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Building Another PC, Problems with the XFX 8200 Mainboard


Building Another PC, Problems with the XFX 8200 Mainboard

The old PC I gave to my brother broke down for some reason and since the components aren't as widely available now, he decided to build a new one with my help.

Nice blue glow eh? Too bad the "bubble lights" on the Galaxy III Black case aren't the sort that really bubbles with water inside. The bubbles inside don't move at all.

Galaxy III Black Case

So the side is transparent plastic and there's a switch to toggle the bubble lights on.

What happened to all the white cases?

He chose the XFX nForce 780s MCP which has 8 channel HD on-board sound and an on-board nVidia Geforce 8200 graphics chip that can be configured to borrow up to 256MB of the main RAM.

The XFX 8200 specs look impressive.

He doesn't play PC games and only works with 2D graphic design so onboard video was fine and this chip has support for HD video playback too if he decides to use it for multimedia purposes.

Box contents.

If you're choosing this motherboard, make sure you have the right PSU with 24 pin and 8 pin connectors. Otherwise it won't power on correctly.

The board close up.

Quite an interesting board because it has two BIOSes, one normal and the other for overclocking. It also has this LED display at the back giving any POST error codes. The downside is the manual doesn't tell you what those codes mean which completely defeats the purpose of having it. It also offers a hybrid SLI configuration which means you can plug in a discrete graphics card and the onboard chip will give it a boost in performance.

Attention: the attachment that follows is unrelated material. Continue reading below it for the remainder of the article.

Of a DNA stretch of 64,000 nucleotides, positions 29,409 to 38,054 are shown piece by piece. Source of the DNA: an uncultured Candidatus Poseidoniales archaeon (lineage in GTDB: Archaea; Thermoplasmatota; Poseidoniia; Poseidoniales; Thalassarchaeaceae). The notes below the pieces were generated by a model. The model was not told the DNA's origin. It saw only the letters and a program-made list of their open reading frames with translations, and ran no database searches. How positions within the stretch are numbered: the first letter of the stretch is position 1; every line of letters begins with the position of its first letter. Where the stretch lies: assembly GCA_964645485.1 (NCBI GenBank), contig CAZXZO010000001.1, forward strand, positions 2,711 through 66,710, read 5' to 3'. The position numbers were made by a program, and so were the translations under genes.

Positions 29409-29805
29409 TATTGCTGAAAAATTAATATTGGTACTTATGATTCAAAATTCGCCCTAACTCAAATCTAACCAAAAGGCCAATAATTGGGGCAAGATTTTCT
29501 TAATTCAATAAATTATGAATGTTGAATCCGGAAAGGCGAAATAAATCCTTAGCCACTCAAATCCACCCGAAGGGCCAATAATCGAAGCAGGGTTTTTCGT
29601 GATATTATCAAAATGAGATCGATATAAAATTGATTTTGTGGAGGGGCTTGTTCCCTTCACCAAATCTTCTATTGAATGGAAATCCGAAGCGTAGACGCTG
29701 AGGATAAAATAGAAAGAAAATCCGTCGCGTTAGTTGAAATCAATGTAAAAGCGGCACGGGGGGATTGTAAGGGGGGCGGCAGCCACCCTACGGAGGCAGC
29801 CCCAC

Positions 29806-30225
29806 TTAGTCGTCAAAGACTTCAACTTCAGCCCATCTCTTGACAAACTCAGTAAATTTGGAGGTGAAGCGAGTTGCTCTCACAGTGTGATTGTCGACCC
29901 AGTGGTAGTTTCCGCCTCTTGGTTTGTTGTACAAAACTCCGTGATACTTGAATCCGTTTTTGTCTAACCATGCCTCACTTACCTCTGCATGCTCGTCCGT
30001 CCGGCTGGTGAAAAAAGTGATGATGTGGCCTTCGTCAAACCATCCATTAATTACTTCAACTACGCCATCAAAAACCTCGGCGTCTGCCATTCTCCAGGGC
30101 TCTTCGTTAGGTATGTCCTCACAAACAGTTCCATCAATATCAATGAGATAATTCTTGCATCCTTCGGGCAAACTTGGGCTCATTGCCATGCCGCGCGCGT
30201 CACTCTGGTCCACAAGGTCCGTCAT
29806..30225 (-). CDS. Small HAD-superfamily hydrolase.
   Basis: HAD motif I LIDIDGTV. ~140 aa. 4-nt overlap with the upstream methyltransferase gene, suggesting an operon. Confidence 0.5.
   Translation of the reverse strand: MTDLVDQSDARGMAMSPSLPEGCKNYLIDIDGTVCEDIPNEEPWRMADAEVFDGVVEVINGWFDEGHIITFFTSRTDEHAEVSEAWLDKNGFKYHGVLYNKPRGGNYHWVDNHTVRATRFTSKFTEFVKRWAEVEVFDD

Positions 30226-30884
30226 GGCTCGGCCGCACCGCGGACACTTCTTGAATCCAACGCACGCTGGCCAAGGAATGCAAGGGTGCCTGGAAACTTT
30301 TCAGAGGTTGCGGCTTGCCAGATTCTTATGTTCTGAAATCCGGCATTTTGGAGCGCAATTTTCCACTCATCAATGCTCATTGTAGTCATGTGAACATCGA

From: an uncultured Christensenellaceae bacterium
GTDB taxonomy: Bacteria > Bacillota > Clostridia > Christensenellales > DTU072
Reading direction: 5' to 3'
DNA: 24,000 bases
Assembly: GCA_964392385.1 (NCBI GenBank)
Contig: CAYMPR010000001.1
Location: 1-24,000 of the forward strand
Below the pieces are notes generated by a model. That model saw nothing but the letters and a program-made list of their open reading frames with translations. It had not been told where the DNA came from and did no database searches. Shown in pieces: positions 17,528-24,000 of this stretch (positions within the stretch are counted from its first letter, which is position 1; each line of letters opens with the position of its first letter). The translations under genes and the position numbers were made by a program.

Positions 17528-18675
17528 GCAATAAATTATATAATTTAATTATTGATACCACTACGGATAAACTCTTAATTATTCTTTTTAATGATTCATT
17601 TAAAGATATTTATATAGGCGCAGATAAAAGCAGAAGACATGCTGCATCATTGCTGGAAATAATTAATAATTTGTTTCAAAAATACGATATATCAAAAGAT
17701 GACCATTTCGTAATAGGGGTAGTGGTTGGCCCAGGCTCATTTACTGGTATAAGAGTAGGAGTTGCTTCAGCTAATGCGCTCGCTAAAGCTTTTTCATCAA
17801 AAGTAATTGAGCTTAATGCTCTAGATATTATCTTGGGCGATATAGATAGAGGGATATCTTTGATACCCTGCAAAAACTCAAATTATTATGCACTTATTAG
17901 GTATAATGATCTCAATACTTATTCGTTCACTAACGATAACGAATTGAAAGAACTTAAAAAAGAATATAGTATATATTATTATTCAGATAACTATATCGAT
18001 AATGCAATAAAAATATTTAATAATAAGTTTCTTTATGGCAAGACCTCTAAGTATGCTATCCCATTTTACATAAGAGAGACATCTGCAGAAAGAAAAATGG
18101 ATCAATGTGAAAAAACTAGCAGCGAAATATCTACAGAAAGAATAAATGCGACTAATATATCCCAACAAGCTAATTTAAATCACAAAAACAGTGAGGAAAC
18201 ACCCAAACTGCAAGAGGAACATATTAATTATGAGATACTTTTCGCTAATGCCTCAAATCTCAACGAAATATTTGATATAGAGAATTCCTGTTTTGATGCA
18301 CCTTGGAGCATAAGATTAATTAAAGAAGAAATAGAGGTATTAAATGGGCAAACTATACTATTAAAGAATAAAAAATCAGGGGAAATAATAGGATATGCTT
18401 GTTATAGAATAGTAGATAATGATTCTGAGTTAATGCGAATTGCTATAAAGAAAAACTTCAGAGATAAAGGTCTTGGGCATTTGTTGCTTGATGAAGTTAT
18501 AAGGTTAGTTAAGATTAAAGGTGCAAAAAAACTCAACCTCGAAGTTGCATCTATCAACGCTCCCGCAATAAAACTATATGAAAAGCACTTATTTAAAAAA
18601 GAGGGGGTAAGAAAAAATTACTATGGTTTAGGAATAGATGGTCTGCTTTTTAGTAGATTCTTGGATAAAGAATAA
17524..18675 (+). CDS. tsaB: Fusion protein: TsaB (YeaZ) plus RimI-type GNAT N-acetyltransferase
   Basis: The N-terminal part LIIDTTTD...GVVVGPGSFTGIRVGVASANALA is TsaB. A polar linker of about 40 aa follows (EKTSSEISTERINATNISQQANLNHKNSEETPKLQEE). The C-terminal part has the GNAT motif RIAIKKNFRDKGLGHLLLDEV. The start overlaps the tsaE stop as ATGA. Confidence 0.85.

Plenty of ports.

I don't really like its layout though because some of the wires such as the PSU end up blocking the drive bays which means you have to pull it out whenever you need access to them. Also if you still use old IDE drives, the cable ends up over the CPU which blocks the air flow. Putting it into the Galaxy Black case... I guess not all modern cases have screw-free slots


The case isn't screw-free.

Problems (Again) I ended up with an odd "d5" error code and just couldn't get to the POST screen at all. I had no idea what the code meant either so I scoured the internet for clues and came across all the horror stories people had such as their PC failing to boot again after fixing it. Should have read the reviews before ordering ^^; The specs looked good at the time...

D5 means...?

The choice of colours for the LEDs next to the components kind of confuses too because the manual doesn't mention anything about why they're different colours. I thought the red light meant there was some problem with the RAM but it turns out it's all cosmetics.

Confusing choice of colours.

I tried the solutions that worked for other people which were...

  • Clearing the CMOS.
  • Use the second BIOS.
  • Test the memory sticks in each slot.
  • Try a different PSU.

Tried a 600W OCZ StreamXStream PSU.